He realizes, too, that this date is going nowhere.  So, he says he is rich. Dude, you need the wealth of a Saudi prince to save this date and she sounds like she has too much pride for that anyway.  Good for her.  Tragic for you.

Now this is adding to my month of contentment and karmatic equanimity.  Boy meets girl, gets drunk and offends everyone within earshot.  Girl ditches boy with facts, fabulous diction and perfect grammar.  Boy tries to get girl back with money.  Girl gets the check.

In full disclosure, I negotiated a clause in the Test that I could think about the people, not only in Japan, but all over, whose lives have ended, or been upended, by natural and man-made disasters.  So, in the midst of my ramblings, I don’t forget about them and their suffering.  I hope that relief comes in time.

The Test, Day 2

COB (colleague of blogger) came into my office to test my resolve to be hopeful and content for the next 29 days.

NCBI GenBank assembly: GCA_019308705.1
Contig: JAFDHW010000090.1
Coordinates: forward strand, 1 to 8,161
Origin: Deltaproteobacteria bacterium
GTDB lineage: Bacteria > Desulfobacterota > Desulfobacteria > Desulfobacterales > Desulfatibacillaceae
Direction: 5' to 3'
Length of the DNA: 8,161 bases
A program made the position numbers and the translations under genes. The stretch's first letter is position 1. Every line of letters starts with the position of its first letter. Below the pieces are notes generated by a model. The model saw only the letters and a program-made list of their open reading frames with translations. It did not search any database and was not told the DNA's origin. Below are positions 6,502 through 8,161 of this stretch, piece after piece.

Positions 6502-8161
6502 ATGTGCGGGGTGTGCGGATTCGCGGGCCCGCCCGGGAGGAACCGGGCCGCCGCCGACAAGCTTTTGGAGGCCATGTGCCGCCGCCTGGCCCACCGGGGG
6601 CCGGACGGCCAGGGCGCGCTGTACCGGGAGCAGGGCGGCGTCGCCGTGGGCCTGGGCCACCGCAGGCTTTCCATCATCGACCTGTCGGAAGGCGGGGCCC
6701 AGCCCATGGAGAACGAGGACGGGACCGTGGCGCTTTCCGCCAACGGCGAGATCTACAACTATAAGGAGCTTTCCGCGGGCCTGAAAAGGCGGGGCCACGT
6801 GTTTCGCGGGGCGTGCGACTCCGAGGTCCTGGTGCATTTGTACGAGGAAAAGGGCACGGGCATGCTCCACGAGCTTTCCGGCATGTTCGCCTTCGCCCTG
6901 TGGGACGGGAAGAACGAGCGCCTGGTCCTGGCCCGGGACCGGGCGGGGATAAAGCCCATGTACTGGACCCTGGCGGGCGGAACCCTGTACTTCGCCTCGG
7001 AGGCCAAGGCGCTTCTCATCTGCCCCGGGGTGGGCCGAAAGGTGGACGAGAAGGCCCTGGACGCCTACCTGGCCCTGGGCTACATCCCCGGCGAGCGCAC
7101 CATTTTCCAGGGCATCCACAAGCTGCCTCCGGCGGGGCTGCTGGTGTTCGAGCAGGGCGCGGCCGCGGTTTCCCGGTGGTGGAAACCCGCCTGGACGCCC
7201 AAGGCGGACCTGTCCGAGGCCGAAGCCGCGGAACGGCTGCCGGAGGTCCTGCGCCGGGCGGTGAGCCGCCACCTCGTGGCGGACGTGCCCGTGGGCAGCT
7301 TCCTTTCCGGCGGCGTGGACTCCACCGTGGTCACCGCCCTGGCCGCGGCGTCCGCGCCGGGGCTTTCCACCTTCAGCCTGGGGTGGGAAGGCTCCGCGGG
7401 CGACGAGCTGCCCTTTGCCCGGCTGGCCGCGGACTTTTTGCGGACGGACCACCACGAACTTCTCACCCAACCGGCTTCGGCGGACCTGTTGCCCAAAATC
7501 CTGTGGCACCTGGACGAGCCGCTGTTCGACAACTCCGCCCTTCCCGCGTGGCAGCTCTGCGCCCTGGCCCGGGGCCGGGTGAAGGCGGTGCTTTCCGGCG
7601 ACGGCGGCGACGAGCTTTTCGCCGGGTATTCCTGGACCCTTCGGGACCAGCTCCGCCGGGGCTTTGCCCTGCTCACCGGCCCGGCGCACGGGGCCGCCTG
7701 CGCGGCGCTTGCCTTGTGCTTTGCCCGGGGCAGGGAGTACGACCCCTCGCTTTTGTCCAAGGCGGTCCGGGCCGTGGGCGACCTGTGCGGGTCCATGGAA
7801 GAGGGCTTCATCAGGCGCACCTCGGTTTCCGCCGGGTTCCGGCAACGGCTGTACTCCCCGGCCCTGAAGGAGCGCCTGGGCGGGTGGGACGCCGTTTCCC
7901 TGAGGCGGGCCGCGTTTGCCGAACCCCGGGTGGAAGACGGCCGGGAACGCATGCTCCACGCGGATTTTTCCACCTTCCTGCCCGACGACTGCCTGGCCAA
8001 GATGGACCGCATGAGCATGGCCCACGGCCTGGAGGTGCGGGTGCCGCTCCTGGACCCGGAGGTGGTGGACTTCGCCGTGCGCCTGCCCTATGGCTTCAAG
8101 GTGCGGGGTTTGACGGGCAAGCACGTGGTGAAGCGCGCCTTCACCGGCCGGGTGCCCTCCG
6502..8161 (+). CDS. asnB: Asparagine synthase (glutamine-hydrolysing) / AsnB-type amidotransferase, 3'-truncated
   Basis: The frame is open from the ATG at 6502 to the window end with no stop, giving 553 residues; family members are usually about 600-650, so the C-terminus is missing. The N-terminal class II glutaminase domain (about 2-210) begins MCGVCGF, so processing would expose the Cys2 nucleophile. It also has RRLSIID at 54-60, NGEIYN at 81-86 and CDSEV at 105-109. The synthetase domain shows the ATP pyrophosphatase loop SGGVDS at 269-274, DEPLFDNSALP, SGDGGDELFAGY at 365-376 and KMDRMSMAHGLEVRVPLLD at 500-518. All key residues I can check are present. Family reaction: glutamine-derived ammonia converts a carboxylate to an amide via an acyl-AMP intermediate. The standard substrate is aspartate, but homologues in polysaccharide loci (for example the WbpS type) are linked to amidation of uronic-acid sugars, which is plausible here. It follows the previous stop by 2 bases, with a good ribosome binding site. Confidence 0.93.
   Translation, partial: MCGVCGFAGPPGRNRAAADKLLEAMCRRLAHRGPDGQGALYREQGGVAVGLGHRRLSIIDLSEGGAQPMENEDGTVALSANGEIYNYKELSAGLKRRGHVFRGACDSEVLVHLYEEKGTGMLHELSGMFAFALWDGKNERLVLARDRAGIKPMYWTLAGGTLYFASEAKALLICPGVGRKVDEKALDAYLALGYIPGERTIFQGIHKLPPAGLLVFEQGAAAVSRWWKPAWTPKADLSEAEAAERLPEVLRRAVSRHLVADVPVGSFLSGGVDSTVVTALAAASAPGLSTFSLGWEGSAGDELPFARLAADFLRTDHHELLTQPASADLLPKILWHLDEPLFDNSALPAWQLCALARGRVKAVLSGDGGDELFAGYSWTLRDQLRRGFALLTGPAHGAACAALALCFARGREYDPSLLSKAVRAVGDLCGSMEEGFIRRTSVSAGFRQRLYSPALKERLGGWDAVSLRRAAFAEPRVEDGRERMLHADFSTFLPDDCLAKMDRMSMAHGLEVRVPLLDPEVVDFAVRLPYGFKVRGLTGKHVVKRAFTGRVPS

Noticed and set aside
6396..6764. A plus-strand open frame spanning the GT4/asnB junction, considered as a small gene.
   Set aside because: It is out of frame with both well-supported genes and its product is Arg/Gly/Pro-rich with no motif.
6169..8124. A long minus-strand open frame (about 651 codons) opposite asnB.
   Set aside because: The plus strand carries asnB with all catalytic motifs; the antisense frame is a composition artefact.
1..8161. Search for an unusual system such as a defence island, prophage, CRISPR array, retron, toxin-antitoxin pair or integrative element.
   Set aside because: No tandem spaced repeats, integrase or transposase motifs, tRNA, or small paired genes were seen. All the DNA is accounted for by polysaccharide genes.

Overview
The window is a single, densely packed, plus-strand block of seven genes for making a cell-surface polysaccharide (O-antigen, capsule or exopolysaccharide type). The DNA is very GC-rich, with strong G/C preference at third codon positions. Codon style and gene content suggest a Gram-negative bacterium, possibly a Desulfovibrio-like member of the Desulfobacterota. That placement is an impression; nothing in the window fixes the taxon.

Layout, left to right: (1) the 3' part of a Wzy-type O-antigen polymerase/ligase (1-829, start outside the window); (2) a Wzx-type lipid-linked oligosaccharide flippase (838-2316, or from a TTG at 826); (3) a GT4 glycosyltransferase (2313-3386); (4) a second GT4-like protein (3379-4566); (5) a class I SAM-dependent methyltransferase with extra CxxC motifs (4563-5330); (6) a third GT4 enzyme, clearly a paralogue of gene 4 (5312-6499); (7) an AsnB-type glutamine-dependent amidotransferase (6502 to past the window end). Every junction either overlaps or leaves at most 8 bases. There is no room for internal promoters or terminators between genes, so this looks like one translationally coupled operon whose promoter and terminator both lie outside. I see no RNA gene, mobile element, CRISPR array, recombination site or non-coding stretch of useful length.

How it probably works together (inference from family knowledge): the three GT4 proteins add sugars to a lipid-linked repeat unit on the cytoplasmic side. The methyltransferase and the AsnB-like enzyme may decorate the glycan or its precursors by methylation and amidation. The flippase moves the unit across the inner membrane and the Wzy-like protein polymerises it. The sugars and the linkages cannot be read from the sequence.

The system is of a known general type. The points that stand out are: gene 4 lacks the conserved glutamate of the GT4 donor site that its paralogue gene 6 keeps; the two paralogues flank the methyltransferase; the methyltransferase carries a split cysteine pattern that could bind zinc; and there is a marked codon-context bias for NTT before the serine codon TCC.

He came in and talked about his commute from hell, and a deal we lost to a firm that undercut our very modest pricing.  Then he told me about his friend’s blog that has way more followers than mine and provides a day-by-day  exercise and eating regimen to an awesome body in one year.  She is 23 years younger than I am and I don’t think our realities of “awesome body” achievement can be the same.

But I feel hopeful and happy.  I put on moisturizer this morning so my wrinkles are muted.  I brought in make-up in case I am so moved to spruce up my look.  And I haven’t yet spilled my coffee all over my tan slacks.

Is this an awesome start to the day or what?

Click to hear the Seeker’s rendition of Kumbaya: